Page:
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Hirth v. United Parcel Service

CASE NO. 1497 CRB-1-92-8



AUGUST 2, 1994













The claimant was represented by George F. Murray, Esq., Murray & Murray, 737 Farmington Avenue, West Hartford, CT 06119.

The respondents were represented by Debra S. Dee, Esq., Law Offices of Rosenbaum & Brennan, 655 Winding Brook Drive, P.O. Box 695, Glastonbury, CT 06033.

This Petition for Review from the August 13, 1992 Finding and Award of the Commissioner for the First District was heard April 30, 1993 before a Compensation Review Board panel consisting of Commissioners John A. Arcudi, James J. Metro and Angelo L. dos Santos.


JOHN A. ARCUDI, COMMISSIONER. Respondents’ appeal seeks a reversal of the award and a remand on the grounds that they were denied due process. They contend the trial commissioner improperly closed the hearing on April 20, 1992.1 The commissioner refused to hold open the evidentiary record so that the deposition of Dr. James Hardy, scheduled for April 24, might be entered into evidence. Claimant filed a cross appeal which was not pursued and therefore considered abandoned.

The first district scheduled a formal hearing in the matter for 8:00 a.m. to 9:00 a.m. April 20, 1992.2 On that date claimant testified and both parties presented documentary evidence. At the conclusion of claimant’s testimony respondents’ attorney asserted she had noticed a deposition of Dr. James Hardy, claimant’s treating physician, on April 24, four days later, and wished to have the record held open for the admission of that deposition into evidence. The commissioner explained that both parties had been informed at a November 4, 1991 informal hearing that all discovery was to be completed prior to the formal hearing. The respondents had known of the April 20 hearing date for at least a month. As shown in note 2 below, they had also known by the end of November, 1991 that the formal hearing was to be held in the early spring of 1992. No offer of proof was made to indicate what factual evidence would be presented in the Hardy deposition.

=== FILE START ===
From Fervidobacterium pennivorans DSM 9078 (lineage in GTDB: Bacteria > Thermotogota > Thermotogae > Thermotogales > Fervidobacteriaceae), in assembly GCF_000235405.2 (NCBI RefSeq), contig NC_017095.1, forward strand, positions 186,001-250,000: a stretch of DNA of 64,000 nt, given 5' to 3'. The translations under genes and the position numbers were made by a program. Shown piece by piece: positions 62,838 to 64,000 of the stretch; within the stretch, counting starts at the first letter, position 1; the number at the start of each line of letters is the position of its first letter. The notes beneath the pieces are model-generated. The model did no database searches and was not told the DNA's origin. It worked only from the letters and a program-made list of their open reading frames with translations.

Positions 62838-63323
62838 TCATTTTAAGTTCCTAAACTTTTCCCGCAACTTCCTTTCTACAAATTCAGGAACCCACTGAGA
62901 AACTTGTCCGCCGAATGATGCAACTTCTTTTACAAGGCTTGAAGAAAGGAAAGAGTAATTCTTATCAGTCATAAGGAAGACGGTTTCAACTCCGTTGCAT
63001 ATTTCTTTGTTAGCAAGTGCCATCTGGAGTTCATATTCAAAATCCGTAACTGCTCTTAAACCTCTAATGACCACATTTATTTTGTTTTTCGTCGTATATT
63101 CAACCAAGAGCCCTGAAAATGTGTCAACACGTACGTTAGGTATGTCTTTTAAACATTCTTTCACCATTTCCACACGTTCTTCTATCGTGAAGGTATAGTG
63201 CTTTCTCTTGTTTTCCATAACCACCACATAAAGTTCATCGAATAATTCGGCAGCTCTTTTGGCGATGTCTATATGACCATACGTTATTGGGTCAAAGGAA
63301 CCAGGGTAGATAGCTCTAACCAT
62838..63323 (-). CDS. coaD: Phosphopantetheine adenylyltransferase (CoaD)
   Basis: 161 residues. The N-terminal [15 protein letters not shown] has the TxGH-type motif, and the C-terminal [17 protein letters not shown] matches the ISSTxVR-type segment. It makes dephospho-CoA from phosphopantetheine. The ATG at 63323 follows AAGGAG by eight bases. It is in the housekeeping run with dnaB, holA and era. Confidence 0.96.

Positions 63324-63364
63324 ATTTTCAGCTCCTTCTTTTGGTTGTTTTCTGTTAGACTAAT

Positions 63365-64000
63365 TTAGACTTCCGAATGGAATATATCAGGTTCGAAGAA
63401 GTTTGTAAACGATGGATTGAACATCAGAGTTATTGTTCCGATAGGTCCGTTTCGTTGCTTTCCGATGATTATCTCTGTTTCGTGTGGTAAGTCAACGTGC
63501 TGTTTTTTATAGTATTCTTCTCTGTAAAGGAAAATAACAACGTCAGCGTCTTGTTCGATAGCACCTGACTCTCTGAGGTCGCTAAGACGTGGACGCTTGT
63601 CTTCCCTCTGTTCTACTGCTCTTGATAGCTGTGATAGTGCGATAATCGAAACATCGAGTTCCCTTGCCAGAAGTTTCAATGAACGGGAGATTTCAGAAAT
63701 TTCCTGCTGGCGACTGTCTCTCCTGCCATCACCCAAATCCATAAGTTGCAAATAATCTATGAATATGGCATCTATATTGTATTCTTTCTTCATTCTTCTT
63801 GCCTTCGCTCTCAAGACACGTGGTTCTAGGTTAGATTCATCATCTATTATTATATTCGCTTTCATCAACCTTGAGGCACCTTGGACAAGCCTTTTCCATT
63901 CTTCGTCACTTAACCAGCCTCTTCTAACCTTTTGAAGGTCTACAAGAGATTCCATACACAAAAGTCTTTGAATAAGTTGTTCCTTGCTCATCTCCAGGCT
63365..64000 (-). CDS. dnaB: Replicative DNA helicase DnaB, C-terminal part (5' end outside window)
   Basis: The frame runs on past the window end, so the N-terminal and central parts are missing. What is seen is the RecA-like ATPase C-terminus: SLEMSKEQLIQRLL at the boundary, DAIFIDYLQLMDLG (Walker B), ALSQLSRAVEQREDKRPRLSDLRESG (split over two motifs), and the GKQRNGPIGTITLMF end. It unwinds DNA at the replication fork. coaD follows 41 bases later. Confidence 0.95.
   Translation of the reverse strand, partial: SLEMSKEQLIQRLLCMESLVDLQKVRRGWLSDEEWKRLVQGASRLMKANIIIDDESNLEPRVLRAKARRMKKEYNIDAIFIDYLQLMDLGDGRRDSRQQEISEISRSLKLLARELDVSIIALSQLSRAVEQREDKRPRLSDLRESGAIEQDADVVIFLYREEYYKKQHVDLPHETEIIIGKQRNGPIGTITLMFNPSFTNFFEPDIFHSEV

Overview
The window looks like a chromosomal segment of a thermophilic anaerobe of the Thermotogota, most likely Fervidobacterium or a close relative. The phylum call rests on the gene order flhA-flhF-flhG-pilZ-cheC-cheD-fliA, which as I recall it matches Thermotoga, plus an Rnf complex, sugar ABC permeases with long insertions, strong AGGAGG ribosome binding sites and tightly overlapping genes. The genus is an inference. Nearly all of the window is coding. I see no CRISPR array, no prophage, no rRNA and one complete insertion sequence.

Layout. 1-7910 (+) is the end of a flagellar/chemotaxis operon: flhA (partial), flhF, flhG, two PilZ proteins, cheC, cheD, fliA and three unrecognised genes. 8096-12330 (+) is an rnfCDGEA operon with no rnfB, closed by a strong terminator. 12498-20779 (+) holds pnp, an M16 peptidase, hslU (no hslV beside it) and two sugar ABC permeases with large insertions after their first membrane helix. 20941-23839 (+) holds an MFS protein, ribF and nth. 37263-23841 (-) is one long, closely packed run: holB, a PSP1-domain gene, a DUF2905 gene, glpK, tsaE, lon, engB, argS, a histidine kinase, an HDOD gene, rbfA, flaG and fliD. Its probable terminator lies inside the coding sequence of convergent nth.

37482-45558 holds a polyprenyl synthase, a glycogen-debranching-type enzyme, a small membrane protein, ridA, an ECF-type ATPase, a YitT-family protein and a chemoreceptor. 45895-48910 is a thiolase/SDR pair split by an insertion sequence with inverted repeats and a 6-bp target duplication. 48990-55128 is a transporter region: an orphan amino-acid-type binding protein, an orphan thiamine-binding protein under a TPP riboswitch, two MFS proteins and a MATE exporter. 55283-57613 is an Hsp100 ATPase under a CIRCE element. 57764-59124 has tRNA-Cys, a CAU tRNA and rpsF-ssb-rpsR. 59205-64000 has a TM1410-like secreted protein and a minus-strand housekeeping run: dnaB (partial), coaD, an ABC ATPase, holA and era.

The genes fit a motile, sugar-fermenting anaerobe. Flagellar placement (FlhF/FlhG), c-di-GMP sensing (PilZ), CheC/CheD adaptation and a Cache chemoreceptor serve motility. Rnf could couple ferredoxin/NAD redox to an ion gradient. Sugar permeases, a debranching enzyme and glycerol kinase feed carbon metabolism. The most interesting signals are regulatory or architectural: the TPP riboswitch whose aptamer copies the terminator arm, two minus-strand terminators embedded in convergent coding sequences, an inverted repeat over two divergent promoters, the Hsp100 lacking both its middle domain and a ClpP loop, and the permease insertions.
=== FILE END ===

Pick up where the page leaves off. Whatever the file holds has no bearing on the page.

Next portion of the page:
Respondents argue “[t]here is a failure of due process whenever . . . [a] hearing . . . has been so defective that a party has not . . . had the opportunity to contest the [claim made] against him.” Hart Twin Volvo Coporation v. Commissioner of Motor Vehicles, 165 Conn. 42, 46 (1973). Yet, “[i]t is not every denial of a request for a continuance that violates due process.” State v. Williams, 200 Conn. 310, 320 (1986).

“The decision to grant or deny a motion for a continuance lies within the discretion of the trial court. . . . There are no clear tests to decide when a denial of a continuance is an abuse of discretion or a violation of due process. . . . The issue is decided on a case by case basis in view of the circumstances at the time the request is made. . . . This court, however, must make every reasonable presumption in favor of the trial court’s discretion. . . . Moreover, the defendant must show that the trial court acted arbitrarily and substantially impaired his ability to defend himself, before this court will conclude that an abuse of discretion has occurred.” State v. McCulloch, 24 Conn. App. 146, 148-149 (1991).

Since the April 20 hearing had only a one hour time slot allotted, respondents contend that there would be no time for them to present live testimony. Therefore they could not have anticipated that the hearing would be completed on April 20. In fact, the claimant’s testimony that day was not completed until after 9:00 a.m., and the commissioner had a full docket of other cases starting at 9:00 or after. Besides, respondents argue it was a long standing practice of the commission to grant continuances and to hear cases seriatim with limited time allocations for each hearing until the case was completed.